January Newsletter

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Wow, 2019 was very busy for the farm. But at the same time, it felt so natural. In 2018 we were setting our footing, making plans, going through many trials and errors for what worked for us and what didn’t. But in 2019, we were comfortable. Although we suffered a loss of our favorite cow at the end of the year, we were able to met so many new customers, we had a great time at all the farmers market events, and deepened our relationship with our processor.

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This is Pheobe. Due to unforeseen health problems, we lost her in December 2019. There is a YouTube video about how this effected us and our farm here… Losing an Animal

 

 

 

2019 gave us fluidity so we can think about 2020. Well, here it is!! And boy, do we have a lot going on!

  • Our chicken tractors are changing
  • We are getting a goose! Ha.
  • We are expanding our cattle herd
  • In June, we will be welcoming our first farm hand, Lincoln. (If you see Olivia at the farmers markets, you may notice she has gotten a little more round! Ha.)

We are so excited for all that 2020 has to offer us. And we hope you will be there to experience it with us! While you are also welcome to come out to the farm and check out what’s new, you can also see how we are doing by following us on Facebook, Instagram, and YouTube.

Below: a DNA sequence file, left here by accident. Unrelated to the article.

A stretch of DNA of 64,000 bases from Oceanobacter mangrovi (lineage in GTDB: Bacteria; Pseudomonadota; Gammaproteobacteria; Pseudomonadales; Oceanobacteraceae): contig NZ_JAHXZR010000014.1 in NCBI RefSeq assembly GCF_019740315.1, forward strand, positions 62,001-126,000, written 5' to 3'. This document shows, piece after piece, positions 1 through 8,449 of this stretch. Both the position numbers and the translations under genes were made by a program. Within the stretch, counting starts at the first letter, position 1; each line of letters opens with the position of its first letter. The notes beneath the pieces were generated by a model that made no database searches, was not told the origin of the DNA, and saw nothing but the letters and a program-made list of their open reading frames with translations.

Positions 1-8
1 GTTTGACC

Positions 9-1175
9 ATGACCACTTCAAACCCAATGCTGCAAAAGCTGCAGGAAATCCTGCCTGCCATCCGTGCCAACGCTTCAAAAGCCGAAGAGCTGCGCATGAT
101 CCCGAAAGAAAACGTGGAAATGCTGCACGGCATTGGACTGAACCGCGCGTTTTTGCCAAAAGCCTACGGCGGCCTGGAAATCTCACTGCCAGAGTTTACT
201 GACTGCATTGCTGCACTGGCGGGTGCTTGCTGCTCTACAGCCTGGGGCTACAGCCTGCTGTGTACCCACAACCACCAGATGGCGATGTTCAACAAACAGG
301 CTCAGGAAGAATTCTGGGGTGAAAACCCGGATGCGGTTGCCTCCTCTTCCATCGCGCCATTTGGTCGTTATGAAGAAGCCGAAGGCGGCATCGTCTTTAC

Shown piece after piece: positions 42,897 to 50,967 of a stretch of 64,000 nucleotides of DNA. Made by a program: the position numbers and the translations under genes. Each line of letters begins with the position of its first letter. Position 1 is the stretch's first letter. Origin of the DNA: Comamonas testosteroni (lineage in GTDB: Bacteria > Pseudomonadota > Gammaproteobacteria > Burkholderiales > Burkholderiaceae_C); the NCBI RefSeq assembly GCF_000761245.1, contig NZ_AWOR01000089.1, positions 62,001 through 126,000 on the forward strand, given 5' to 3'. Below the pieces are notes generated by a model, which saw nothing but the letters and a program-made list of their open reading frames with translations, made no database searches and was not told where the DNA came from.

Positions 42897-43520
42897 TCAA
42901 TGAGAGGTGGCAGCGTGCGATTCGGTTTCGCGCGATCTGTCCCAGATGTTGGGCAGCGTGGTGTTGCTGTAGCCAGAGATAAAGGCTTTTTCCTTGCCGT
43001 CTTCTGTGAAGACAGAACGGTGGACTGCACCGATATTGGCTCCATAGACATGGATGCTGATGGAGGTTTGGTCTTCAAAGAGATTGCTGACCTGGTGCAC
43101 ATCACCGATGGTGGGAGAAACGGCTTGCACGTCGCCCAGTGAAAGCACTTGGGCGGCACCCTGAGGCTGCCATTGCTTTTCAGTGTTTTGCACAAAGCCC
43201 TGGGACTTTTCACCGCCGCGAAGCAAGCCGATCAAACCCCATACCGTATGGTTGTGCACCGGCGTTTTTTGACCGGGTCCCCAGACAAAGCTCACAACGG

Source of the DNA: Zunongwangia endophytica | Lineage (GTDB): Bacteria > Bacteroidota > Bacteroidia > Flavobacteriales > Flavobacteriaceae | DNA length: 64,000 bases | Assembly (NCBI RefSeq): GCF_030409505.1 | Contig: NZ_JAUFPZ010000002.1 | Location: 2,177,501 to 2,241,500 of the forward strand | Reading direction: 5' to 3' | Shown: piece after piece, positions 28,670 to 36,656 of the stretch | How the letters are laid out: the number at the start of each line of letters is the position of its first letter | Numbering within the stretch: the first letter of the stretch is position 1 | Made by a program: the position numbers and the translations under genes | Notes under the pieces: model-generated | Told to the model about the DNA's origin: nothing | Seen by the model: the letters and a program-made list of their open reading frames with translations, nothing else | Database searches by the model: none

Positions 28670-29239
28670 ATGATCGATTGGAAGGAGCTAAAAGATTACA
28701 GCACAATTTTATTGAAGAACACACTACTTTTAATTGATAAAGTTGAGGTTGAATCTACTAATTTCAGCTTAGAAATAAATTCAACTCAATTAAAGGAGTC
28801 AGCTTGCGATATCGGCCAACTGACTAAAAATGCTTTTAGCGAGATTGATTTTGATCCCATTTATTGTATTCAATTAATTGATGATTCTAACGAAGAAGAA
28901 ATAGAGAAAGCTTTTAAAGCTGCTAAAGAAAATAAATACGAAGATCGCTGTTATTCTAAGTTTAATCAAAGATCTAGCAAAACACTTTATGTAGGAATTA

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Don’t forget that just because the farmers markets are closed, it doesn’t mean the farm is. You can use one of the many ways to contact us, set up an order, and pick it up at the farm, or talk to us about delivery options!

Until then we hope you have a very happy new year!! Please enjoy some pictures below of how our year went!

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We welcomed our first calves of the year in March and April

 

 

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We built 4,000 feet of woven wire cattle fencing and  1,000 feet of water piping for our cows to rotationally graze on our small but very mighty farm!

 

 

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The meat chickens loved the new pasture with all kinds of cattle manure, bugs, and sunshine!

 

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The left is a pasture before cows or chickens where able to eat, fertilize, and mulch grasses. The right is the same pasture after the cows and chickens were able to eat the goods and let them grow back.

 

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Getting the calves into the chute gives us the greatest opportunity to get them used to it so we can use it if they are sick or hurt. This first interaction is where we tag their ears so its easier to identify them, we also check for any sores or signs is illness. All the calves were healthy and happy!!

 

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Olivia can breed cattle so we use her services to breed our lovely ladies. We have 3 confirmed pregnant cows to end the year!

 

 

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When winter came and the weather was getting tough, we opened the barn so the cows and calves could get out the wind and brisk cold. You can see they were a little skeptical at first, but they love it now!

 

 

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This picture was taken first thing January 1, 2020. The funny thing about a new year, its still just another day. The sun rises, the calves need fed, and we stand back at the gate to say, Good Morning Cows!

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